And this ill-feeling, this frustration, is much worse in software development because it’s silent. It’s a quiet, lingering pain, like a nascent cavity in a tooth. And finding, identifying and addressing that invisible discomfort is critical if you’re to make a success of large-scale software delivery. Because the best-of-breed tools can only take us so far – we are the brains. And we must communicate with other humans brains if we’re to harness technology to its full potential.
I am reminded of the below quote (author unknown; it’s been attributed to Albert Einstein and Leo Cherne, among others):
“The computer is incredibly fast, accurate, and stupid. Man is incredibly slow, inaccurate, and brilliant. The marriage of the two is a force beyond calculation.
There’s loads of great tools for all stages in the software delivery process; project management tools have all the functionality to manage projects; Agile Development tools have all the tricks for planning and executing development; testing tools are damn fine at running code through its paces etc. But they all need to work together to maximize their value, communicating and sharing information so their users (and their brilliant brains) can work as efficiently and effectively as possible on the same projects at the same time.
But they don’t. These tools are built for purpose, and not necessarily designed to integrate with each other. Meaning the flow of information is stymied. Key artifacts such as defects are not automatically flowed between tools, forcing practitioners into time-consuming, frustrating, mind-numbingly boring means of manual communication. Endless email threads, status meetings, spreadsheets and duplicate entry – like astronauts trying to talk to each other using just cups and string.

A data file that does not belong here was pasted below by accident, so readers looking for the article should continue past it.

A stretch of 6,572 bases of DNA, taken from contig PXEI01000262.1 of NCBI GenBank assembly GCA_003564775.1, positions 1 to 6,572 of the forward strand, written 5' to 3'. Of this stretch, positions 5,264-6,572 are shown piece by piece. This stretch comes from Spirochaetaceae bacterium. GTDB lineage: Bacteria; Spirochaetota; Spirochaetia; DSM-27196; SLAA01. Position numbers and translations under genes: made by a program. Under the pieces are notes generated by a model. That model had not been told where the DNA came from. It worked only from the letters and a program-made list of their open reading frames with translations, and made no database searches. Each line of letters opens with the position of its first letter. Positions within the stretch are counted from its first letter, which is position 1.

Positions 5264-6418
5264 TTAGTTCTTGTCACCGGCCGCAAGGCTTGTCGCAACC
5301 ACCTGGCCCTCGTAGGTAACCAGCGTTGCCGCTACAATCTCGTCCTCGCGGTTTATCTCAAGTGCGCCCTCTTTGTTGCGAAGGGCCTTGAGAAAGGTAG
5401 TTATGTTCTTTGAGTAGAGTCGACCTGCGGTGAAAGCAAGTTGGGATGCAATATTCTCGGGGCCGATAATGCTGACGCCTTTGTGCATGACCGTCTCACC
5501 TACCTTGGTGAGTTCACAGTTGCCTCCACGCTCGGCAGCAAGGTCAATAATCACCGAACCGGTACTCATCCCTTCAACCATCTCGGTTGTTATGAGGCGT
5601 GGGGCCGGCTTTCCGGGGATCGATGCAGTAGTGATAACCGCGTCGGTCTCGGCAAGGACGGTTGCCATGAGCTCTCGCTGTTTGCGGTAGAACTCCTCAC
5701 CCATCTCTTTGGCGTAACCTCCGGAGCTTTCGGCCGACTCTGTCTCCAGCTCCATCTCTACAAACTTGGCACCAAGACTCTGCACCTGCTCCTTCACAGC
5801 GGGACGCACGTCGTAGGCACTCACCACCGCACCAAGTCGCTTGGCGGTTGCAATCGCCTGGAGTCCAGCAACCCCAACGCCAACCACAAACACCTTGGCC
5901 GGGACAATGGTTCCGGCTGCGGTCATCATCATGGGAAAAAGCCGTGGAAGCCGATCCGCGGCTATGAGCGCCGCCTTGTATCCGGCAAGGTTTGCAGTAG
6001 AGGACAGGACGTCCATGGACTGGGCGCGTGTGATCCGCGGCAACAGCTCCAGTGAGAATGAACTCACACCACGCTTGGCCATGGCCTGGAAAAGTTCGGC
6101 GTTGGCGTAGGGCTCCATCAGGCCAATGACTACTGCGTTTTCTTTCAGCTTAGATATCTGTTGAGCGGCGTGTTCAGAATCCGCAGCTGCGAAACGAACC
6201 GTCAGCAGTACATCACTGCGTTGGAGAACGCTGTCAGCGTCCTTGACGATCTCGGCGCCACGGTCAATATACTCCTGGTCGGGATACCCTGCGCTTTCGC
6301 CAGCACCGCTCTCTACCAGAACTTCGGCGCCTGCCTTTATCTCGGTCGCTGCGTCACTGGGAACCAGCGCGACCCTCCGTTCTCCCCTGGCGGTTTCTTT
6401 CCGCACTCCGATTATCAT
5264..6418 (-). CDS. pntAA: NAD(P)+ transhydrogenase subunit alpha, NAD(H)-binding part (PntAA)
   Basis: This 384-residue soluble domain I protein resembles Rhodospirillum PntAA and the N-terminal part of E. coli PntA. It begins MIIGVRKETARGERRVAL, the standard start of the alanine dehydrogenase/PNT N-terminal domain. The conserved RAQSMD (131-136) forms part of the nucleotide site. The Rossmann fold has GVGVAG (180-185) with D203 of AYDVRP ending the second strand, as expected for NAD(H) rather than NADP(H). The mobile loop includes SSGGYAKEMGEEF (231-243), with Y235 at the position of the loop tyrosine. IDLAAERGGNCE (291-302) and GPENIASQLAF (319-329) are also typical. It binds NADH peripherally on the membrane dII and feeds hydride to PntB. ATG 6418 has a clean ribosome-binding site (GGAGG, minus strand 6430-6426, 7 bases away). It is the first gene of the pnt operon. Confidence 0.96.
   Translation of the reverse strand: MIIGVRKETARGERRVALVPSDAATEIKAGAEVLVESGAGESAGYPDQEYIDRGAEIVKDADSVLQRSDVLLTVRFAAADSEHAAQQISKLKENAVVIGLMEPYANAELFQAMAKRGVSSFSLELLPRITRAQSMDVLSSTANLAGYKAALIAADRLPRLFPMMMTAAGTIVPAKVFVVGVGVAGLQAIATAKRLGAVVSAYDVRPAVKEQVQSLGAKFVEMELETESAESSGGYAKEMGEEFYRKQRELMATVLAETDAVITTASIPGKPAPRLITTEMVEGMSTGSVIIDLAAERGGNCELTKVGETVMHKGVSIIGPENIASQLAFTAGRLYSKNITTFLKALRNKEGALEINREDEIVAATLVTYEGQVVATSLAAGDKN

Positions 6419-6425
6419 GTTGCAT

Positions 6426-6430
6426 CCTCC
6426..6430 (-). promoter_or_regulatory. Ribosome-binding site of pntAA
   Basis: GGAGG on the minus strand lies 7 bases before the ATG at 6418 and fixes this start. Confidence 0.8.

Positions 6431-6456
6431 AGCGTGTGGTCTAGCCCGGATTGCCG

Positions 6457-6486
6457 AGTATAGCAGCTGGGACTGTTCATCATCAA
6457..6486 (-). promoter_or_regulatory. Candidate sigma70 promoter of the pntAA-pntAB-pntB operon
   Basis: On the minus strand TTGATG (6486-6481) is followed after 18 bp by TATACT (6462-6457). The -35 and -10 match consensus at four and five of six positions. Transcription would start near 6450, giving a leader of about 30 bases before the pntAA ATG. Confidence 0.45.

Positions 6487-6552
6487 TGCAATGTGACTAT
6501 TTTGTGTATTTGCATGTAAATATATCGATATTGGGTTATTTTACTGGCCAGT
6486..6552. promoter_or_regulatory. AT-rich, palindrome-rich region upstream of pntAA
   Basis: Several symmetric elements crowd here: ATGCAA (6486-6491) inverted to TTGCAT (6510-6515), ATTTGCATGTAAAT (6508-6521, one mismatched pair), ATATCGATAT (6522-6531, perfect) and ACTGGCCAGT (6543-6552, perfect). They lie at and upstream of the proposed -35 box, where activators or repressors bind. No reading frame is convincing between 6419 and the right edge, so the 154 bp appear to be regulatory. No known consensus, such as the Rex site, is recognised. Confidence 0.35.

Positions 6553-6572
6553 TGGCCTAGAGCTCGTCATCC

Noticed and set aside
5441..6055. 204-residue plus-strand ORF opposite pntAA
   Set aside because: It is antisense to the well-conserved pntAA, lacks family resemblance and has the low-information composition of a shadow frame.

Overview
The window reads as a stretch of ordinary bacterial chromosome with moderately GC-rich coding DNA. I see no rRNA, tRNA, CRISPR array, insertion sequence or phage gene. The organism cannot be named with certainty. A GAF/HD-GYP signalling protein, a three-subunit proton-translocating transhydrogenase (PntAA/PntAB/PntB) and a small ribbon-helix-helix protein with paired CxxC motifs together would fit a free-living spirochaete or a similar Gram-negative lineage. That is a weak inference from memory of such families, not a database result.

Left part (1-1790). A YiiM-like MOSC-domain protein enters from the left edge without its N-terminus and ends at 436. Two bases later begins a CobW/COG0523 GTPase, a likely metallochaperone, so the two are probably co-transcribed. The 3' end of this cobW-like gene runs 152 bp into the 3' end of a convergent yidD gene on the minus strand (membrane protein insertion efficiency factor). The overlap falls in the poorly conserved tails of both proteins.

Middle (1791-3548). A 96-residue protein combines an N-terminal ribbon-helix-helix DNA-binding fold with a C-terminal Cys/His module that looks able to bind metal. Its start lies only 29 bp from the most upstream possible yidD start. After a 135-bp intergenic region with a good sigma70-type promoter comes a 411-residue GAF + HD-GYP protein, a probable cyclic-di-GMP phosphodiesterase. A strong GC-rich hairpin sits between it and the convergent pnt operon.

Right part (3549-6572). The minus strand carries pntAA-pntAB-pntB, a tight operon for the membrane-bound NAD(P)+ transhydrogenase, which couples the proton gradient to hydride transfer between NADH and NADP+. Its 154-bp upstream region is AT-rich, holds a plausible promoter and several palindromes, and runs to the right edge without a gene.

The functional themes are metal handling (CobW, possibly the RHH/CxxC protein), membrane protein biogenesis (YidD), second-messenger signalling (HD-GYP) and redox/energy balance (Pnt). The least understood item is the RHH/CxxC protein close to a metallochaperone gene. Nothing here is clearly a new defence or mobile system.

We all hate admin, and it’s enough to make anyone jump ship and seek pastures new. Lands where automation reigns supreme and AI is a treasured sidekick. We loathe monotonous repetitive tasks that distract from the job at hand. Those chores that don’t add any value.
In the case of practitioners across the software value stream, all they want to do is use their expertise and skills to deliver value for the customer and their business, pushing their abilities to the max and looking damn good in the process. But they’re not going to do that if they’re trapped in administrivia hell and spending time away from their real job.
To wrap up, while there’s hundreds of awesome pieces of technology in this industry, we can’t forget their sole purpose, and that’s to help people. If tools are regularly inducing both pain and joy, then key practitioners are going to become disillusioned. Because we often feel pain more acutely, and for longer, than joy.
So make sure you focus on human interaction across your tooling landscape, and study the flow of information between people. Work out those kinks and you’ll transform your double-edged sword into a single razor-sharp blade to create a ‘force beyond calculation’.